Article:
There have been indictments only against a very limited circle of persons, including the owner of the bank and some employees, as well as against two accountants and a member of the regulatory banking authority. A host of controlling and monitoring authorities, which failed to detect problems in the bank and in fact had tolerated its blatant violations of the law, have been practically exonerated from criminal or political responsibility. These bodies include the financial intelligence services, the Financial Supervision Commission, most of the central bank board members. Some of these officials have been either re-appointed, or transferred to other prestigious and responsible positions. This raises the suspicion that the government and the judiciary simply do not want to dismantle the system that led to the Corpbank demise.
The problem is not one of poor PR by the government, but systemic failures to address the creeping occupation of the state by private interests. For more than a decade Bulgaria has been ruled by a media-business joint venture that exploits public resources and supports politicians and political parties.
As a result there have been political failures in dealing with the non-accountable public prosecutorial office, or creating effective anti-corruption institutions. Some of these events suggest that things have actually deteriorated over the past year.
A new anti-corruption law is yet to be adopted and disagreements on some of its details among the partners in the government coalition have not been ironed out. As a result, most probably the law will just merge the three existing anti-corruption agencies into one. The most important part in the new structure is going to be the asset confiscation element.
Particularly troubling is the idea of GERB, the main partner in the coalition, to repeal the statute of limitations on all privatization deals concluded since the 1990s. This will allow prosecutors to reopen cases closed twenty years ago. The political message is that not GERB, but its predecessors are criminally responsible for the "corrupt transition". Apart from raising issues with the rule of law, this idea obviously provides a room for significant prosecutorial discretion in the reopening of the cases. In the Bulgarian environment, this implies a significant probability of abuse of power.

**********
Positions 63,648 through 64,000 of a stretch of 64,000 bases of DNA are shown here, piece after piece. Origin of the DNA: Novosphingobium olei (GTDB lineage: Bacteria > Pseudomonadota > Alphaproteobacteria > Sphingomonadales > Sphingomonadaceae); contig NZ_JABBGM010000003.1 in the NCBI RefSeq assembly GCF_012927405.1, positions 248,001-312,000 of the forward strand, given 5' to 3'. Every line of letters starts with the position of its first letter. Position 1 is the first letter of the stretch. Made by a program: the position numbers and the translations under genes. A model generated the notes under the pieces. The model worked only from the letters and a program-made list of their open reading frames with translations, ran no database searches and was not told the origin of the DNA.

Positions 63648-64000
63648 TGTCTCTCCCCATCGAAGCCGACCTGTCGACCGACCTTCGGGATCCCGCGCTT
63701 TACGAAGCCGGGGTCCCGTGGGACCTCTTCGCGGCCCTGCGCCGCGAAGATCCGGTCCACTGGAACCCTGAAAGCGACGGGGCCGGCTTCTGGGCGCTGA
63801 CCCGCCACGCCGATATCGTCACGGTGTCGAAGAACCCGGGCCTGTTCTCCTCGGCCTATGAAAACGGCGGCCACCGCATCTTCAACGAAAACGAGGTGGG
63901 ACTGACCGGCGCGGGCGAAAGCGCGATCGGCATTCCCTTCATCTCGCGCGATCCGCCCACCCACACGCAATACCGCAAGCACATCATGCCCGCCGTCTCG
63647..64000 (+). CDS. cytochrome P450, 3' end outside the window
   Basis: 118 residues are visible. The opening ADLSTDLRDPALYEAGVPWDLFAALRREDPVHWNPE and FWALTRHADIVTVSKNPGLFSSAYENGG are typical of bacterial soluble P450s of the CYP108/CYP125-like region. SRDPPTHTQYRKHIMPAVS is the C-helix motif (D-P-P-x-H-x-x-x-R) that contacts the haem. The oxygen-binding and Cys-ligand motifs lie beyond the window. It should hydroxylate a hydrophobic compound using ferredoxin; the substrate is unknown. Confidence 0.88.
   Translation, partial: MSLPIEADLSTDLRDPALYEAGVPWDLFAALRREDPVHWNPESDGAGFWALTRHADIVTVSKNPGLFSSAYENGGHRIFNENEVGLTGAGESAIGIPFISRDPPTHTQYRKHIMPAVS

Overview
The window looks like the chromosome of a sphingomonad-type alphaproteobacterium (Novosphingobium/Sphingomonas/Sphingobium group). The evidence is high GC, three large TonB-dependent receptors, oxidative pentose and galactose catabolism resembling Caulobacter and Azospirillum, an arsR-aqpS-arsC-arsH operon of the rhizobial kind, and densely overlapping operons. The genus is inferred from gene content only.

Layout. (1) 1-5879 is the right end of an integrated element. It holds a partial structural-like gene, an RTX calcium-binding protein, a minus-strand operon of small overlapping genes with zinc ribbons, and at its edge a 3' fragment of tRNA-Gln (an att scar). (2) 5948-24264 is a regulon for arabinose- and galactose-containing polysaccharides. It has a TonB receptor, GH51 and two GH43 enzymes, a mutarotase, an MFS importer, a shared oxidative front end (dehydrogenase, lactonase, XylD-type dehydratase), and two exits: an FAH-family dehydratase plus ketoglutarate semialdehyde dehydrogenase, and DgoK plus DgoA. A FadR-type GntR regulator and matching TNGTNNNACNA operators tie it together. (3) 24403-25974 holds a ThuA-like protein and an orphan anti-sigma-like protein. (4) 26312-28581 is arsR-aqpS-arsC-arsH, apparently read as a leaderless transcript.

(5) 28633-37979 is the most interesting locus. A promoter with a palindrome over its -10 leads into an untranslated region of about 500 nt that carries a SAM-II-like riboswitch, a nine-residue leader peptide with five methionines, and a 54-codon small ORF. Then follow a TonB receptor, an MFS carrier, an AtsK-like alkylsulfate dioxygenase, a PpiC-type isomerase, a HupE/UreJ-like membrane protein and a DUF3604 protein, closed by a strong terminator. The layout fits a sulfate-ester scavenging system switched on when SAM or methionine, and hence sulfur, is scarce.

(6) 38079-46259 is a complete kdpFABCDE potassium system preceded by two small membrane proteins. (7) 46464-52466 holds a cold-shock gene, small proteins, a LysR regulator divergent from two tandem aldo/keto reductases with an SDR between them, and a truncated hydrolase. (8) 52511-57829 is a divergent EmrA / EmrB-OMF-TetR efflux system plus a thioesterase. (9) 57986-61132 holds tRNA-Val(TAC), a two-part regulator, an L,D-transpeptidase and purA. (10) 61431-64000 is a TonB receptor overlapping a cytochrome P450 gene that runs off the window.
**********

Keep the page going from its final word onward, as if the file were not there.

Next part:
The reputational problem
Not surprisingly, Bulgaria still has a serious reputational problem in the EU: it is regarded as the most corrupt and poorest member state. This reputation affects the chances of the country to join the more exclusive clubs of the EU - the Schengen borderless area and the Eurozone, with the latter being much more important. Reputational costs also partly explain the lack of significant foreign direct investment in Bulgaria in recent years.
The upcoming Bulgarian presidency of the Council of the EU was a perfect opportunity for the government to dispel the suspicions of state capture and to set Bulgaria firmly on the path of strong and sustainable growth. Unfortunately, for the reasons discussed, this opportunity is most probably gone already. However, Bulgarians will continue to hope for a miracle to come.
* Daniel Smilov is a Bulgarian comparative constitutional lawyer and political scientist. He is program director at the Center for Liberal Strategies, Sofia, Recurrent Visiting Professor of Comparative Constitutional Law at the Central European University, Budapest, and Assistant Professor of Political Theory at the Political Science Department, University of Sofia.